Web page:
• Arman, Veranneman Foundation, Kruishoutem, Belgium


  • Arman: Rétrospective, Centre d'Art et de Culture, Flaine, France

1980s edit


  • Arman, Veranneman Foundation, Kruishoutem, Belgium


  • Arman, Hessisches Landesmuseum, Darmstadt, Germany


  • Arman: Parade der Objekte: Retrospektive 1955-1982 (traveling exhibition):
    • Kunstmuseum, Sammlung Sprengel, Hanover, Germany
    • Hessisches Landesmuseum, Darmstadt, Germany
    • Tel Aviv Museum, Israel
    • Kunsthalle, Tübingen, Germany
    • Musée Picasso, Château Grimaldi, Antibes, France
    • Musée d'Art Contemporain Dunkerque, France


  • Arman o L’Oggetto come Alfabeto: Retrospettiva 1955-1984, Museo Civico delle Belle Arti, Lugano, Switzerland
  • Arman, Museo d'Arte Moderna, Parma, Italy


  • Arman, Seibu Museum of Art, Tokyo, Japan; Walker Hill Art Center, Seoul, Korea
  • Arman Aujourd’hui, Musée de Toulon, France


  • Arman: Retrospective, Wichita State University, Ulrich Museum of Art, Kansas
  • Arman, Veranneman Foundation, Kruishoutem, Belgium

1990s edit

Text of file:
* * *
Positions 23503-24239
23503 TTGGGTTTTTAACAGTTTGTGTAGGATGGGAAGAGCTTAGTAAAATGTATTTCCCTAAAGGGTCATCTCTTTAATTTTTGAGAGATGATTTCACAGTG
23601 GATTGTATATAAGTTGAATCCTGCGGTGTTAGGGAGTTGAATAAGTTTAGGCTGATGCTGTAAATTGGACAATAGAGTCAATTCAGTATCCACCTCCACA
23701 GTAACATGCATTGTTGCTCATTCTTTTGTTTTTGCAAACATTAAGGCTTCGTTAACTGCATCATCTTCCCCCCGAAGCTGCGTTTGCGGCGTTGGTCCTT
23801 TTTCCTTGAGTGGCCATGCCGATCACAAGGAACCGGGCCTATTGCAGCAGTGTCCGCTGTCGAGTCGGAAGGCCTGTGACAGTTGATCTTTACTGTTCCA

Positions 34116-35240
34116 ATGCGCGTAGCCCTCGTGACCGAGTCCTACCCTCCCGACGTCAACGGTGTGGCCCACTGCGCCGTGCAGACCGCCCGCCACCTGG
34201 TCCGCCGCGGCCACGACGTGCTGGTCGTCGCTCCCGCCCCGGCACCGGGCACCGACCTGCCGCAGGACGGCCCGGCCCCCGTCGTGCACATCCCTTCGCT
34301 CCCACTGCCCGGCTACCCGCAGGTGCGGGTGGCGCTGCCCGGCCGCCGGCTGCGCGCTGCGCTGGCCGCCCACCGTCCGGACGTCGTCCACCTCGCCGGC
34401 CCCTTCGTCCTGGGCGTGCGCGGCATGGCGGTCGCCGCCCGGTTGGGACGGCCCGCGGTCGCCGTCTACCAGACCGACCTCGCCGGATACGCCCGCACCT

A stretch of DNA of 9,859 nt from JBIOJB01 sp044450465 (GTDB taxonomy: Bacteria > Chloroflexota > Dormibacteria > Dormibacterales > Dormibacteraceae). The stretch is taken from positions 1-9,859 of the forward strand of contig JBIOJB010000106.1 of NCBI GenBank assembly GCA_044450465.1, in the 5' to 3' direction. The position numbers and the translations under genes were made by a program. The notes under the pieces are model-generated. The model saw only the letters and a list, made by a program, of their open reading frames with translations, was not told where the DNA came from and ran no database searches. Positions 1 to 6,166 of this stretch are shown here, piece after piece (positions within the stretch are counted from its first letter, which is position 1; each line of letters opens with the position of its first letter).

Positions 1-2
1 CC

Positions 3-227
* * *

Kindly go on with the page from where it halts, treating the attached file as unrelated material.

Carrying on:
• Arman in Italy, Fondazione Mudima, Milan, Italy
  • Arman Sculpture, Contemporary Sculpture Center, Tokyo, Japan
  • Arman: A Retrospective 1955 - 1991, The Brooklyn Museum, Brooklyn, New York; The Detroit Institute of Art, Detroit, Michigan


  • Il Giro di Arman, Associazione Culturale Italo-Francese, Bologna, Italy


  • Le Ceramica di Arman, Museo Internazionale delle Ceramiche in Faenza, Faenze, Italy


  • Arman, Musée Royal de Mariemont, Mariemont-Chapelle, Belgium


  • Arman: The Exhibition of International Sculpture Master, Modern Art Gallery, Taichung, Taïwan


  • Arman, Musée du Jeu de Paume, Paris, France


  • Arman, Tel Aviv Museum of Art, Israel
  • Arman, Museu de Arte Moderna do Rio de Janeiro, Brazil; Museu de Arte de São Paulo Assis Chateaubriand, São Paulo, Brazil

21st Century edit


  • Arman—20 stations de l'objet, Couvent des Cordeliers, Paris, France
  • Arman, Fundaciò "la Caixa," Barcelona, Spain
  • Arman, la traversée des objets, Palazzo delle Zitelle, Venice, Italy
  • Arman, Museo de Monterrey, Mexico
  • Arman, National Museum of History, Taipei, Taiwan


  • Arman: Werke auf Papier, Ludwig Museum, Coblenz, Germany


  • Arman: Through and Across Objects, Boca Raton Museum of Art, Florida


  • Arman: Works on Paper, Villa Haiss Museum, Zell, Germany


  • Awarded 2003 Sport Artist of the Year, The American Sport Art Museum and Archives, United States Sports Academy, Daphne, Alabama
  • Arman: Arman, Museum of Contemporary Art of Teheran, Teheran, Iran
  • Arman, Marlborough New York City


  • Omaggio ad Arman Arte Silva, Sergno
  • Arman—Peinture, Marlborough Monaco, Monaco


  • Hommage a Arman, Galerie Anne Lettree, Paris


  • Arman—Subida al Cielo, Musée d' Art Moderne et d'Art Contemporain Nice, France
  • Arman—A Tribute to Arman, Marlborough Gallery, New York